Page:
Morton, Scott A. and Vignes, Bruno and Bury, Yannick Experimental and Computational Results of a Simplified C-130 Shape Depicting Airflow Influence on Airdrop. (2006) In: NATO RTO, AVT-133, 02-05 Oct 2006, Vilnius, Lithuania .
(Document in English)
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The following work was conducted as part of the Airflow Influence on Airdrop (AIA) project. The AIA Project, started in July 2002, is an international project involving US, UK, France and German partners. The AIA Project aims at developing a better understanding of airdrop issues while validating state-of-the-art computational fluid dynamics (CFD) methods like Detached Eddy Simulation (DES) to predict the aerodynamic loads and the flow pattern around the air vehicle. The project is comprised of wind tunnel tests, CFD simulations, and flight tests of a full scale C-130. This paper documents the wind tunnel campaign and the companion CFD simulations of a simplified C-130 with an accurate aft portion that includes the horizontal tail as well as the rear door in both closed and open configurations. The experiments of the simplified model included determination of the lift and drag forces as a function of incidence as well as Particle Image Velocimetry (PIV) flow visualization to better understand the relevant aerodynamics in airdrop activities. The resulting experimental data was then used to better evaluate the capability of current CFD methods. The wind tunnel experiments were conducted by the French team of ENSICA while the numerical simulations were performed by the United States Air Force Academy. CFD efforts incorporated the use of Reynolds Averaged Navier-Stokes (RANS) methods for steady-state simulations and the promising Detached Eddy Simulation (DES) method for unsteady simulations. Simulations were performed using unstructured meshes with accommodation for viscous boundary layers. Results of the simulations demonstrate excellent comparison between experiments and simulation for both loads and off-body vorticity. The experimental lift and drag forces were compared to both RANS and DES simulations with excellent results. The PIV results were also compared with the CFD results to determine if the detailed flow-field phenomena are also in agreement. The PIV results were post-processed into cross-planes of vorticity and compared to the CFD results in the same planes using the same contour levels. Excellent agreement between the experiment and CFD results are shown for several planes aft of the rear door for a vortex pair. Results show that detached eddy simulations were less dissipative and compared more favorably to the PIV results than the RANS results.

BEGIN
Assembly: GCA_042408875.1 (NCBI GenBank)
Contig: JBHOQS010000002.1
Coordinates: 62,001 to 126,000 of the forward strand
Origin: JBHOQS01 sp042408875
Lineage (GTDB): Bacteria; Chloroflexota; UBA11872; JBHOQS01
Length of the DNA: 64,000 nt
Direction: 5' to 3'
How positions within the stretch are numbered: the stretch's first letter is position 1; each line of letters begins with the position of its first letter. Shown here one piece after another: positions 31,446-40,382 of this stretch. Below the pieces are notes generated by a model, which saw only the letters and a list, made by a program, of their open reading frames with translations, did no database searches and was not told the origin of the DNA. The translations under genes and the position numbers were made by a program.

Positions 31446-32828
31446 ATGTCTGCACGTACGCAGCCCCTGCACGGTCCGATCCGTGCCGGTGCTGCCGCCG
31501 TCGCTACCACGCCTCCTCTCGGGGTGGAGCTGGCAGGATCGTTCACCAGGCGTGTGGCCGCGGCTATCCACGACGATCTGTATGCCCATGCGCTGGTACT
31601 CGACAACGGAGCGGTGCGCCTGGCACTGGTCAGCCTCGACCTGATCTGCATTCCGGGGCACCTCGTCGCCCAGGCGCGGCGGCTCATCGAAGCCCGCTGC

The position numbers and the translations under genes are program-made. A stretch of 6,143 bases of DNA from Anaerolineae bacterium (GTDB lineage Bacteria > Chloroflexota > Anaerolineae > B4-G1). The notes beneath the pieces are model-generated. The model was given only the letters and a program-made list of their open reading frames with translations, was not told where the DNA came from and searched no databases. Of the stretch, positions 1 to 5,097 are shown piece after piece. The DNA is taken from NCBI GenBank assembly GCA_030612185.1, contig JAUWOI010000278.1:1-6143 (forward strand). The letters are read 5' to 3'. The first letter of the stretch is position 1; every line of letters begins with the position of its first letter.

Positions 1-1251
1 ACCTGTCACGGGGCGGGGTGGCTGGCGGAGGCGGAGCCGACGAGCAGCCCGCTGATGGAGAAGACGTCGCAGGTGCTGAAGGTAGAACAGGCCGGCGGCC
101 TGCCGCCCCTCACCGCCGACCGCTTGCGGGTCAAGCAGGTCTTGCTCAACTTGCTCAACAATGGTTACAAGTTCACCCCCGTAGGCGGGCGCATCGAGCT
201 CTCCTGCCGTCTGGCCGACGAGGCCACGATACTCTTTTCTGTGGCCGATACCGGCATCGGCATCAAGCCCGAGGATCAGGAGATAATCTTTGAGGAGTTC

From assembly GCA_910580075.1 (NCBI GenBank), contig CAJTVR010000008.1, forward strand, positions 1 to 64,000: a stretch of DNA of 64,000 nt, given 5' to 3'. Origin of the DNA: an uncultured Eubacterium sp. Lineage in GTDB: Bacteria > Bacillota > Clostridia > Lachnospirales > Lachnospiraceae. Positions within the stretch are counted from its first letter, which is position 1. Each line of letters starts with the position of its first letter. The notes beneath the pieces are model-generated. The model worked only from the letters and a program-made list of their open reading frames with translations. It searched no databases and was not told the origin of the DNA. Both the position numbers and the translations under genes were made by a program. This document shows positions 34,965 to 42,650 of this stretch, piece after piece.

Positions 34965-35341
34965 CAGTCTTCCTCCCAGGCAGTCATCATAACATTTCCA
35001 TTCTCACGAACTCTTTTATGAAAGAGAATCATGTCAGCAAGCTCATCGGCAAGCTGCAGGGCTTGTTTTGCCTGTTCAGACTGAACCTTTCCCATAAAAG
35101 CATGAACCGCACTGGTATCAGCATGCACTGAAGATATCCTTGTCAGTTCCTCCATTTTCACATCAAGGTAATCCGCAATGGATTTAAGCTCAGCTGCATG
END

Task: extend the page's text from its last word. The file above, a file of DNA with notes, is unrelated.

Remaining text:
|Item Type:||Conference or Workshop Item (Paper)|
|Audience (conference):||International conference proceedings|
|Institution:|| Université de Toulouse > Institut Supérieur de l'Aéronautique et de l'Espace - ISAE|
Other partners > United States Air Force Academy - USAFA (USA)
|Deposited By:||Yannick Bury|
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